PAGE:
Explore New Zealand’s North & South Island Ski Fields
Not everyone’s lamenting the end of summer south of the equator; the darker mornings and that distinctive snap in the air can only mean one thing – winter is coming. If you’ve been sweating it out through summer’s blazing heat dreaming of whipping down a virgin run up to your knees in fresh powder, the wait’s nearly over; snow season is nigh. If you’re itching for a ‘snowcation’, explore New Zealand’s northern and southern ski fields.
Running from June to October, ski season in New Zealand has gained a reputation for its excellent conditions, uncrowded runs and stunning scenery. Follow us as we break down all the top spots for your next trip.
Although her famous southern sister gets most of the glory due to Queenstown’s adventure capital of the world status, NZ’s North Island boasts spectacular skiing for beginners through to off piste experts. Accessibly situated between Auckland and Wellington, Mt Ruapehu volcano, at a staggering 2,797m, is home New Zealand’s two largest commercial ski-fields: Whakapapa and Turoa.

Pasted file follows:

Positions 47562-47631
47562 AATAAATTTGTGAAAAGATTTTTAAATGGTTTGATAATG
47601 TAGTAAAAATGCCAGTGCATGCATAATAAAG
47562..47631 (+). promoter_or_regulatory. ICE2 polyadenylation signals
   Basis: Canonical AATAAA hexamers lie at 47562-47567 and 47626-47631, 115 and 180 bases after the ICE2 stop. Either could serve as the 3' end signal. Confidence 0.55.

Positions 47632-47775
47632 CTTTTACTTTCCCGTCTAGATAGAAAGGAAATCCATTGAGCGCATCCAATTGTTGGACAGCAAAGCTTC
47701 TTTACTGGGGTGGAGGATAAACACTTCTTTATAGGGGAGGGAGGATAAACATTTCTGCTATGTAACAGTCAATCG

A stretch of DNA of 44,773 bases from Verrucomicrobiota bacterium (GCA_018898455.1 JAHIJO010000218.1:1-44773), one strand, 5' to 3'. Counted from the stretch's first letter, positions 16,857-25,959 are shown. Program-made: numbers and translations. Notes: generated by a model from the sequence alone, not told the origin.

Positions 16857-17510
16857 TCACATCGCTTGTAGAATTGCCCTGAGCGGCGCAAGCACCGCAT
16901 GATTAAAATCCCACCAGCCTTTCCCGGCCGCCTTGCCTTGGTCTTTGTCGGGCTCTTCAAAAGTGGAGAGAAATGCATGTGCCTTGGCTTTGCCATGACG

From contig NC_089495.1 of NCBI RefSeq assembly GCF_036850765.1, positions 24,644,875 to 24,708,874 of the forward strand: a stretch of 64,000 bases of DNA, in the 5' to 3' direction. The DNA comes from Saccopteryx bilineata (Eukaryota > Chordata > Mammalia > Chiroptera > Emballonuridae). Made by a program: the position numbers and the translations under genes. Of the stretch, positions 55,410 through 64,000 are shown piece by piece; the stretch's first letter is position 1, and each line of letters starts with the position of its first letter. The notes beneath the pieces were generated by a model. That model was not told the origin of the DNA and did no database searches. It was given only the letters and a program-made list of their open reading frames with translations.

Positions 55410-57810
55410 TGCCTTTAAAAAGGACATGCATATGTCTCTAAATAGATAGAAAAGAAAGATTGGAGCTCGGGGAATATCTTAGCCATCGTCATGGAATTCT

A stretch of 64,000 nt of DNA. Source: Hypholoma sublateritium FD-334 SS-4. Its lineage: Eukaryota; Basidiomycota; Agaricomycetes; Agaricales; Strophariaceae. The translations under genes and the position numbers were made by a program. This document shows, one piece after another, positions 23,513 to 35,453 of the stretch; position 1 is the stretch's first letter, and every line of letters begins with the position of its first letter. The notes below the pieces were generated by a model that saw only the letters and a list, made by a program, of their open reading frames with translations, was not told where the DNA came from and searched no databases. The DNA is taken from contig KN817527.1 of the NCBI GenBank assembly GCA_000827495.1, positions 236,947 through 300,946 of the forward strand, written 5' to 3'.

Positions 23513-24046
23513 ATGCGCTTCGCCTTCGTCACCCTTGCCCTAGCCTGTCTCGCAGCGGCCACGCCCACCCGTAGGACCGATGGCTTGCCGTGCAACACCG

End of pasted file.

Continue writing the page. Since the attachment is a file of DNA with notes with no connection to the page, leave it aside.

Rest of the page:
For the young, young at heart or snow sport novice, Whakapapa’s Happy Valley provides a dedicated beginners area. Away from the rush of the more advanced ski areas, Happy Valley has its own cafe, rental facilities, slow chair lift and easy access to the ski school.
Intermediate skiers and snowboarders enjoy over 30 groomed trails at Whakapapa, including a generous selection of chutes, bumps, bowls, drops and smooth wide runs while snow experts can choose from 24 black and black diamond runs or the lift accessed off-piste Black Magic backcountry.
The 14 lifts at Whakapapa move up to 15,000 people up the mountain each hour; as a result, there are rarely queues at the chair lift.